Sidestepping Mahler, Muti points toward Bruckner and plans that will stretch the CSO
In an exclusive interview with Chicago On the Aisle, the Chicago Symphony’s music director explains how he makes the familiar sound fresh, reflects on his struggles with Beethoven and calls this promising stop his last.
By Lawrence B. Johnson
It is a Mahler concert, and yet it isn’t, this weekend’s first nod by the Chicago Symphony Orchestra to the centenary of the composer’s death.
Which explains why music director Riccardo Muti, who tends to keep Mahler at a respectful distance, will be on the podium when the CSO recreates the last concert the composer conducted as music director of the New York Philharmonic in February 1911, shortly before his death.
“I love Mahler, but I’m more interested in Bruckner,” said Muti during an hour-long conversation that touched on a wide range of topics. “Today, everybody conducts Mahler. Mahler pays well. Even if you do not conduct a good performance of a Mahler symphony, the success is still there because except for the Fourth Symphony, all the finales are very loud, very strong. The public generally doesn’t understand if it’s a good performance or not so good — or whether the conductor has gone deeply into the score.”
Four of Mahler’s symphonic works will be performed by the Chicago Symphony Orchestra this season with four different conductors. Muti will not be among them. The Italian maestro has fashioned his own salute. Actually, it was Mahler himself who provided Muti with a via italiana into the doings. The last concert Mahler conducted followed an Italianate theme, with works by four native composers – Leone Sinigaglia, Giuseppe Martucci, Ferruccio Busoni and Marco Enrico Bossi – as well as Mendelssohn’s sunny Symphony No. 4 (“Italian”).
Moments of beauty
Yet Muti has some history with Mahler. He recorded the First Symphony with the Philadelphia and the Fourth with the Vienna Philharmonic, both decades ago. He can also be seen in a YouTube video conducting Mahler and speaking admiringly of the composer. But respect is one thing, say Muti, conviction another.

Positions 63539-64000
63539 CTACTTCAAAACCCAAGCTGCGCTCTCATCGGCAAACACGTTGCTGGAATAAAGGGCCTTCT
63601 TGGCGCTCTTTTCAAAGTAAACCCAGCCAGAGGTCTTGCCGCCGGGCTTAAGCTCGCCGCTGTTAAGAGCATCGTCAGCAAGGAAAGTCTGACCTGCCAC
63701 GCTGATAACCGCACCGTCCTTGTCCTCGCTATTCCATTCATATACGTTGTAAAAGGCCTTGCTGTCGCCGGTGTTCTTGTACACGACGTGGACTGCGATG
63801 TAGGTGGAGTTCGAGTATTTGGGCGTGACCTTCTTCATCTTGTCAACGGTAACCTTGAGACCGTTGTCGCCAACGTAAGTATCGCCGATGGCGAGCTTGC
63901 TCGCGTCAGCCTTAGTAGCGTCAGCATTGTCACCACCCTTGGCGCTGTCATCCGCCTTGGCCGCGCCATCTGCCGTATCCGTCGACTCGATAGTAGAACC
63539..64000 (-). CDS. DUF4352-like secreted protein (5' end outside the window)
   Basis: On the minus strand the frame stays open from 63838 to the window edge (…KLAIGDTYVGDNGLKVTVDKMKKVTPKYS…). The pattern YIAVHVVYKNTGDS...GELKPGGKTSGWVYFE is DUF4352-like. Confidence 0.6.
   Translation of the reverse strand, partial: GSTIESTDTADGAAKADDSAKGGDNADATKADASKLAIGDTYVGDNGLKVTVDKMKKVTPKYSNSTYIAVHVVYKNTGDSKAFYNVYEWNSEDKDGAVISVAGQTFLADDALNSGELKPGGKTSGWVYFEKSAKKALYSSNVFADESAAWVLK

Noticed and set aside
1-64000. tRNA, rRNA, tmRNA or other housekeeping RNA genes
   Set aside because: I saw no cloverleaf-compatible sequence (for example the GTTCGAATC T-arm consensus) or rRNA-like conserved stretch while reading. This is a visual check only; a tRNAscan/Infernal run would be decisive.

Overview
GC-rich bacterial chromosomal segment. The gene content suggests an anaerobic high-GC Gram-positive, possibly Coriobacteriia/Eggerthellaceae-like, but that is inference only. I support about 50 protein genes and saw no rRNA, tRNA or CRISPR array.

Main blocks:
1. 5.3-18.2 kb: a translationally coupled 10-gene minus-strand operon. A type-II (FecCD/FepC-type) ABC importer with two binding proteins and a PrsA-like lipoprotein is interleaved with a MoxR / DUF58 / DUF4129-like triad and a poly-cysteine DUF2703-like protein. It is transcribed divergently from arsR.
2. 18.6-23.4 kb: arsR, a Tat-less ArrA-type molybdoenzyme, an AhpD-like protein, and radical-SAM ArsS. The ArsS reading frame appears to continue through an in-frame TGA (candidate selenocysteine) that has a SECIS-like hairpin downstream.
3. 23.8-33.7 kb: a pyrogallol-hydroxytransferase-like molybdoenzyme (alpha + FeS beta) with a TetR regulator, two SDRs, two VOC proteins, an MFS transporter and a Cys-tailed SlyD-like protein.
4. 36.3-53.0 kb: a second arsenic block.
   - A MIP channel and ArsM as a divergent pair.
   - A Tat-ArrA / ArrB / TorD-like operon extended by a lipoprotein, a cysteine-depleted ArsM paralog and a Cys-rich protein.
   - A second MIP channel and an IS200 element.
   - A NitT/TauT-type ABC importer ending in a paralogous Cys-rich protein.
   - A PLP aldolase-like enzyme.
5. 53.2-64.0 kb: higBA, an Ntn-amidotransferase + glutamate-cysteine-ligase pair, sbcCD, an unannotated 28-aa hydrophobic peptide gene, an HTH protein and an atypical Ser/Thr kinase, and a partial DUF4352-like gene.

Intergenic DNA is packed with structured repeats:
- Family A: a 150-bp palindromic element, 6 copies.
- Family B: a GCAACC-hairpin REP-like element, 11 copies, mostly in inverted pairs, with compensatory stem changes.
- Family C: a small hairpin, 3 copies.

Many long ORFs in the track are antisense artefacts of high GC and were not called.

“I find certain of Mahler’s symphonies to be full of beautiful moments, but also full of moments that don’t take me – five or ten minutes of paradise, then ten or 20 minutes that sound artificial. But every time Mahler uses the voice, as in the ‘Lieder eines fahrenden Gesellen’ or ‘Das Lied von der Erde,’ the music rises to an incredible height. There you can see he was an opera conductor.
“In a world where everybody conducts Mahler, it is better that I leave others to do it. But my attitude toward Mahler can change. I’m not young, but it’s possible I will change my mind and become a Mahler fan. You never know.”
Bruckner is a different story, and Muti says CSO audiences can expect regular offerings of Bruckner’s majestic symphonies in the seasons ahead, starting next year with the Sixth.
“I adore Bruckner,” said Muti, who finds a spiritual rapport in the composer’s elegant craftsmanship and cathedral-like structures. “Very seldom do young conductors do Bruckner because his music is more complicated, more difficult than Mahler. Mahler helps you all the time (with notations in the scores). Bruckner, no.
Avoiding the Missa Solemnis
“When the Vienna Philharmonic starts to rehearse a Mahler symphony, the attitude is professional but normal. When they come to a Bruckner symphony, it’s somehow like a religious experience. Bruckner was always part of their history. Mahler was accepted much later. It was Bernstein (as frequent guest conductor in Vienna) who insisted on Mahler. Bruckner they feel belongs to them.”
Muti’s artistic circumspection doesn’t end with Mahler. When he says he cannot conduct music for which he doesn’t possess whole-hearted conviction or unqualified understanding, the examples he offers can be surprising. Although he intends to make his way through the symphonies of Beethoven, he may be a while getting to the composer’s transcendental Missa Solemnis. Never in his career has Muti conducted Beethoven’s grand Mass.
“Of course, I can conduct the music, but it’s one thing to move the arm, another to convey an interpretation,” Muti said. “I still find some difficulty with certain aspects of this masterpiece. If you’re not sure, it’s better to stay away because it would not sound honest to the public. But before I die, I want to conduct the Missa. It’s an experience I want to have.”